# Controlling a system with PID that resists backdrive

I'm controlling the angular position of a pendulum using a DC motor with a worm gearbox. Mechanically, worm gears are impossible to backdrive.

Using a PID controller on a pendulum system with a regular DC motor (no worm gear), the integrator would help the motor find the appropriate constant power setting to overcome gravity so the pendulum can hold any arbitrary position. With the worm gear, however, there is no need to apply constant power to the motor once the desired position is achieved. Power to the motor can be cut off and the worm gear will resist gravity's force to backdrive the pendulum to the lowest gravity potential.

It seems to me, then, that the integrator of the PID algorithm will cause large overshoots once the desired position is achieved. I want the integrator initially to help control the pendulum to the desired position. But once the position is achieved, I'd need the integrator to turn off.

The only solution I can come up with is to test for a special condition in the PID algorithm that checks if the position has been reached AND the angular speed is small, then instantaneously reset the integrator to zero. Is there a better way to handle the integrator in a system that resists backdrive?

** EDIT *

When I originally worded my question, I was mostly just interested in the academic approach of backdrive resistance in a PID loop. But it'll help if I explain the actual mechanism I'm building. The device is a robotic arm that rotates on a car window motor. It will also occasionally pick up and drop small weights at the end of the arm. Manufacturing variability in motors and the difference in drive torque when picking up the small weights led to me consider a PID loop.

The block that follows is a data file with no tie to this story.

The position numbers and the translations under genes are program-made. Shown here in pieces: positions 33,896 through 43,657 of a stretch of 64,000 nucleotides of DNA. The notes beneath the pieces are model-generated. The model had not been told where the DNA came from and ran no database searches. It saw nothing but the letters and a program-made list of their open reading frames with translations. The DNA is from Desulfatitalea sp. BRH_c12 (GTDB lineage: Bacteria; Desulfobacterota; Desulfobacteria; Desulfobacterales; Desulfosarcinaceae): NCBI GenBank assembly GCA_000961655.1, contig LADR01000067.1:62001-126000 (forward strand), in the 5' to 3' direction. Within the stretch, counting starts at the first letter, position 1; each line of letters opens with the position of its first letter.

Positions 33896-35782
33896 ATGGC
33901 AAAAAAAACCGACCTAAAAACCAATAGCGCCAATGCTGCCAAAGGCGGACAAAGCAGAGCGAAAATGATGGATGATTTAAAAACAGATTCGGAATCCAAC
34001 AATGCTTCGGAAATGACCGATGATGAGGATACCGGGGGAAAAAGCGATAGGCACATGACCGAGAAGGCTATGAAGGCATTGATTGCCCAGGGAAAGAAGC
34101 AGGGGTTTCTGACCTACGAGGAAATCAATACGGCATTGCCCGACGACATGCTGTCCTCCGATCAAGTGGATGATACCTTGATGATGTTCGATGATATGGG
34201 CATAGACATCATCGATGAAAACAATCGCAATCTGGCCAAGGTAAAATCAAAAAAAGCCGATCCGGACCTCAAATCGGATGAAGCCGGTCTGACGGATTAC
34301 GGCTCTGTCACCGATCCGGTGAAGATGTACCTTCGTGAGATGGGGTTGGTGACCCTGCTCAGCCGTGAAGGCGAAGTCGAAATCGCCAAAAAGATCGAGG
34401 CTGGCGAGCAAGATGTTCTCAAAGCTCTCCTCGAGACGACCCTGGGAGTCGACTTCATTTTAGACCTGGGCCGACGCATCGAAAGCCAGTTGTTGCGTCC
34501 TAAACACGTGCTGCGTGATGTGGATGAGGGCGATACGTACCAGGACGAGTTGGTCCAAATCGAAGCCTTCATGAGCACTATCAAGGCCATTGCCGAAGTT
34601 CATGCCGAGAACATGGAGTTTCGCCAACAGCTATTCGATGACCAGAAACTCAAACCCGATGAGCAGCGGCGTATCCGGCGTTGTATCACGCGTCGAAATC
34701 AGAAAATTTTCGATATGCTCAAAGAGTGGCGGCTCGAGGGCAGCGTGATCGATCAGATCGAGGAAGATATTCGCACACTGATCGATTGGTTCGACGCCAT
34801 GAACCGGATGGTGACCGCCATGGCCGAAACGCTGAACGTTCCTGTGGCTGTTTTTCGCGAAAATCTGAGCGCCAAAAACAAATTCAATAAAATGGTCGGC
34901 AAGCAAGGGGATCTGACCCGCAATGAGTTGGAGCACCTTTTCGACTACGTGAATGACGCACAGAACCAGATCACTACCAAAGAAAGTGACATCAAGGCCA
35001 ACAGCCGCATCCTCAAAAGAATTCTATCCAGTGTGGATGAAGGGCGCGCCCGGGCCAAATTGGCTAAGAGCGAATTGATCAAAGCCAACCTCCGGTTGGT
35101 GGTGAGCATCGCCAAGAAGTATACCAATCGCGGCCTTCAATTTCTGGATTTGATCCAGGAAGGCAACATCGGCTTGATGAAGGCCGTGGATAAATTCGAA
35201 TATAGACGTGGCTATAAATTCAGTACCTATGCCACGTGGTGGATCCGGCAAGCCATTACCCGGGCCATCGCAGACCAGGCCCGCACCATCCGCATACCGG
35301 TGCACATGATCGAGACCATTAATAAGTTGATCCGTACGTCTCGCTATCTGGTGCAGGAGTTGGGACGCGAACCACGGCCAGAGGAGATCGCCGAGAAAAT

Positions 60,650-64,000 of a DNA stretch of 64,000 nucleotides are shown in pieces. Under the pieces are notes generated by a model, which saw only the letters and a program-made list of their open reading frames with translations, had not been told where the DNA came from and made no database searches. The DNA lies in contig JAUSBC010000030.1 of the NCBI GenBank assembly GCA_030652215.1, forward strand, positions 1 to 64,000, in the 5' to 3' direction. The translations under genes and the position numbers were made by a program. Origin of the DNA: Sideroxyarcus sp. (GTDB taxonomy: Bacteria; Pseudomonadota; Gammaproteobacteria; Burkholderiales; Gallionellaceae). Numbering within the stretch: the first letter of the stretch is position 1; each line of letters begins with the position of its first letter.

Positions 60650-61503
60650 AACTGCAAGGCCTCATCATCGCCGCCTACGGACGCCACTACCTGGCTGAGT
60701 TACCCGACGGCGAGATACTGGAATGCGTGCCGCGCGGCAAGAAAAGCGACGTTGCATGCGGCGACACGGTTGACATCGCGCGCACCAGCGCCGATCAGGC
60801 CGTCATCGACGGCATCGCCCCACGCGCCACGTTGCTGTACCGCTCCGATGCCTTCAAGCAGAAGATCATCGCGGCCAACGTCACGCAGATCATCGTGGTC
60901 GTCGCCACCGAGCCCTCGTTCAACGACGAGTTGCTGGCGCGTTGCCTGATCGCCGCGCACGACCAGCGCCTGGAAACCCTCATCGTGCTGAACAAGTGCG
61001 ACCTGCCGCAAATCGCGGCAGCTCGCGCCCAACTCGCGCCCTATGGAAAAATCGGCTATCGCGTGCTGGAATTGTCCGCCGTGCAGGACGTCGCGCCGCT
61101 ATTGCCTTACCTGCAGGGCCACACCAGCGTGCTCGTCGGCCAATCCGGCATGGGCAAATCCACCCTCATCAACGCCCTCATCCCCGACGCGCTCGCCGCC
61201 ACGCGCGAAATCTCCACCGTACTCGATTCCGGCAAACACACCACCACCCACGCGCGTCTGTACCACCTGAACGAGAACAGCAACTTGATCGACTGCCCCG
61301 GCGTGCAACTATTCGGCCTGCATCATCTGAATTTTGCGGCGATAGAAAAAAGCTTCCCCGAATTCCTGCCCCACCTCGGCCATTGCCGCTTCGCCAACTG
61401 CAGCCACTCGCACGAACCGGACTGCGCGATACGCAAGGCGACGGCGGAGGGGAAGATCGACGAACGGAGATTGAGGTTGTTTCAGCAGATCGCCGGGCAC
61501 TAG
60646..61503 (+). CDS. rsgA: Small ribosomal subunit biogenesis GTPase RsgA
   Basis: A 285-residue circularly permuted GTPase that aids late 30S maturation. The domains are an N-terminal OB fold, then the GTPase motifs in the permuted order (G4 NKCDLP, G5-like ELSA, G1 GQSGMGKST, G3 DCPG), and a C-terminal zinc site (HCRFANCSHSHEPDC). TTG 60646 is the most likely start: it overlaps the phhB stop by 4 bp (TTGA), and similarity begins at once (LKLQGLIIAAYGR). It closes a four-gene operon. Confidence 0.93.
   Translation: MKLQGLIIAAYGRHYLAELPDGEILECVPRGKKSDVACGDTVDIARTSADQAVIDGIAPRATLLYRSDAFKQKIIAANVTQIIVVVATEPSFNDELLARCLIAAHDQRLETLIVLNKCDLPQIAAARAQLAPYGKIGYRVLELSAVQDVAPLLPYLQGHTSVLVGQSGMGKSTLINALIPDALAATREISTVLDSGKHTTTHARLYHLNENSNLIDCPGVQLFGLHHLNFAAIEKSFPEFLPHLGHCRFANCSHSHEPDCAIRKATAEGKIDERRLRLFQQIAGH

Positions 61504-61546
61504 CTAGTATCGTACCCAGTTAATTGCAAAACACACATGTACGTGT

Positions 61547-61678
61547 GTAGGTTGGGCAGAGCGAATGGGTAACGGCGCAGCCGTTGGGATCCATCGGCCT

• What is your feedback? What does your system look like exactly? Whether or not you can backdrive the system shouldn't matter, i.e. it won't affect your overshoot. What may matter is backlash if any (and that again does not related to back-driving). What you're talking about is more overdamped vs. underdamped. – Guy Sirton Jun 30 '14 at 6:14
• I'm using a hall-effect rotary sensor for feedback. I also edited my question to describe what my system looks like. – Dan Laks Jul 1 '14 at 7:22
• And yes, backlash is a problem I'm fighting. I'm hoping to design a sufficiently overdamped control system so that the pendulum doesn't overshoot due to slop in the gears when it slows down suddenly. – Dan Laks Jul 1 '14 at 7:28

This is a picture of my own PID-like regulator of the form:

out = feed + MaxMin(DiffMax, DiffMin, // limit the difference, add feed (can be removed)
+ P*(E=setp-feed)                   // proportional factor, error calculation
+ (A = MaxMin(AccuMax, AccuMin, A   // limit for accumulator
+ I*E - D*(feed-prev)))             // joined integrator and derivator


The big difference from regular PID regulators is in the way of using the accumulator for both I and D - which is a bit similar to that leaking integrator mentioned by ryan0270 (I was experimenting with similar thing as well). The derivator will decrease the accumulator (which can be limited as well to prevent windup and big value when set-point is greatly changed).

blue = output / control signal (force, input to boiler)
white = feedback (regulated value, actual temperature)
green/yellow = set-point (desired value)
red = state of accumulator (centered like being +50%)